- 07. 02. 2020
The introduction of new technologies is reshaping the industry, leading to a new era of digital trade finance. In this article we discuss the benefits of digitalisation and its impact on the future of trade finance.
For hundreds of years, trade finance has been essential for both domestic and cross-border trade flows. Currently, these transactions are responsible for a significant portion of global trade – 80-90 percent of global trade relies on some type of trade finance. In essence, every time goods or services are exchanged and sold across the border, there is some form of trade finance involved.
One of the critical problems in trade finance is the sheer volume of paper-based documents on which the information flow is based on. Many forms of trade finance such as Letter of Credits have not gone paperless and yet still rely on semi-automated and antiquated processes that are based around the physicality of the written word. Besides, these paper-based documents are prone to fraud because of the number of parties involved and the complexity in trade finance transactions.
More recently, service providers, financial institutions, and their corporate clients are seeking to streamline processes, reduce transaction time and cost, as well as mitigate fraud risk by replacing the flow of paper with digital data flows and leveraging various technologies. This adoption has led to the term digital trade finance. The digitalization is driving down the cost of trade finance transactions and increases the transparency for all parties involved. This can result in reduced credit risk, enhanced cash flow forecasting, and better allocation of working capital. By providing a global electronic counterpart made up of many interconnecting and intelligent networks, the trade finance market can become digital. By doing so, digital trade finance has the potential to be offered by a larger funding pool and to a much broader market, including SMEs.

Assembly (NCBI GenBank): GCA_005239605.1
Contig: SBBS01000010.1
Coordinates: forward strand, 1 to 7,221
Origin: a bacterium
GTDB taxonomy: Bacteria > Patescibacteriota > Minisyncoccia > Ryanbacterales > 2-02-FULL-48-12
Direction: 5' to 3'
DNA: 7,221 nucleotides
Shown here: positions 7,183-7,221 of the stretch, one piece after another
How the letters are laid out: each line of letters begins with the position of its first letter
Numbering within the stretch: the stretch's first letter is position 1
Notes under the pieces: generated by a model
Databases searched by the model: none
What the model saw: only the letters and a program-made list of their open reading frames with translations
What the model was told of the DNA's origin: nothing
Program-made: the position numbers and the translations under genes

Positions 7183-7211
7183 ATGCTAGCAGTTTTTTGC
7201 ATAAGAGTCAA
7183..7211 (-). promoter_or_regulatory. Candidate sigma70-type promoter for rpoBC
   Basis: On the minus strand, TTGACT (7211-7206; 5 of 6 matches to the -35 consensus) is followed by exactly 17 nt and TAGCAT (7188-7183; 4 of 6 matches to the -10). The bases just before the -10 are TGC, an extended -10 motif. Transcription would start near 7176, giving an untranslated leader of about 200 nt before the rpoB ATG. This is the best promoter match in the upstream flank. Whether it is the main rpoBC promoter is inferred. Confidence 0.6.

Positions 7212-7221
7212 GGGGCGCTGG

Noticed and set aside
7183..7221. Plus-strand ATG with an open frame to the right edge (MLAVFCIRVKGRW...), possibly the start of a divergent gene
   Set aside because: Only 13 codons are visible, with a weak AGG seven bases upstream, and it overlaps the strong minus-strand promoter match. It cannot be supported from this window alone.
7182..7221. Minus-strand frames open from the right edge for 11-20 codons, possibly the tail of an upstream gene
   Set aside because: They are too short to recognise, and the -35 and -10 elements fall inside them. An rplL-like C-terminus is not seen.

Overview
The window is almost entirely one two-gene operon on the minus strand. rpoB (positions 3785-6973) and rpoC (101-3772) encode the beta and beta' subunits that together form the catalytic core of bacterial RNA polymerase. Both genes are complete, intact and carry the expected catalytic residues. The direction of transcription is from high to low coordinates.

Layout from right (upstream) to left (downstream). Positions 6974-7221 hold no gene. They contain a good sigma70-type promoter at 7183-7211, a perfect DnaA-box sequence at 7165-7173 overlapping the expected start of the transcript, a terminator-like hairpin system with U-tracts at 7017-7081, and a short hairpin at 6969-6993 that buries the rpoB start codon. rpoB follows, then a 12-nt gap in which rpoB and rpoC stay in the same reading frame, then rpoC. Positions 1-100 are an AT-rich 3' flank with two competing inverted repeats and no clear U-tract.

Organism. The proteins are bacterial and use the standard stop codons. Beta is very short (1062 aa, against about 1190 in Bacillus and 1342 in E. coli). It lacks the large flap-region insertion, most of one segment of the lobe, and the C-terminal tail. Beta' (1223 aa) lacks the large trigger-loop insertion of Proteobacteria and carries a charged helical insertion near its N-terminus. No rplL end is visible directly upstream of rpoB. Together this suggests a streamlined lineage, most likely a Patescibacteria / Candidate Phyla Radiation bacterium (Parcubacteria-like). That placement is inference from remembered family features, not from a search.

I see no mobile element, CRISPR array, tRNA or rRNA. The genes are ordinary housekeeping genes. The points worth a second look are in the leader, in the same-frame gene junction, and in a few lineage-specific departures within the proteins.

However, the shift to digital has been very slow. The reason for the limited adoption is evident: Trade finance transactions involve multiple parties, trading parties, financial institutions, credit insurers, shipping companies, customs and other services providers, all located in various jurisdictions and all of whom must adopt to digital trade finance solutions.
New Technology & Digital Trade Finance
The good news is that with the introduction of new technology such as blockchain and APIs, we can now more easily link digital processes across the different parties involved in trade. Applying new technologies in trade finance is not new, however, the pace of innovation in this area during the last year is something which has never been seen before.
Technologies such as blockchain have the ability to streamline the trade finance process and increase the speed and adoption of digitizing trade finance. With blockchain, trade participants can create a digital ledger of transactions that is distributed amongst a digital network. On the network, each permissioned member can securely amend the digital ledger. The blockchain embodies all the necessary information in one digital document, which is updated and viewable by all participants on the network almost instantly.
Digital Trade Finance Networks
Today, blockchain is being already used to simplify trade practices and replace manual and paper-intensive processes in trade finance. One example is Marco Polo, one of the largest trade finance networks in trade finance with over 30 financial institutions and tested by over 20 leading corporates including Daimler and MAN. The global network focuses on open account financing offered through a distributed trade finance platform. By connecting a critical mass of numerous parties in the trade ecosystem, it gives the much-needed digitalization of trade finance a real possibility. In the coming years, we will see how the journey towards machine-to-machine trade finance is evolving and how many corporates, banks and third-party service providers are catching up and moving to mass adoption in one of the largest global financial markets.
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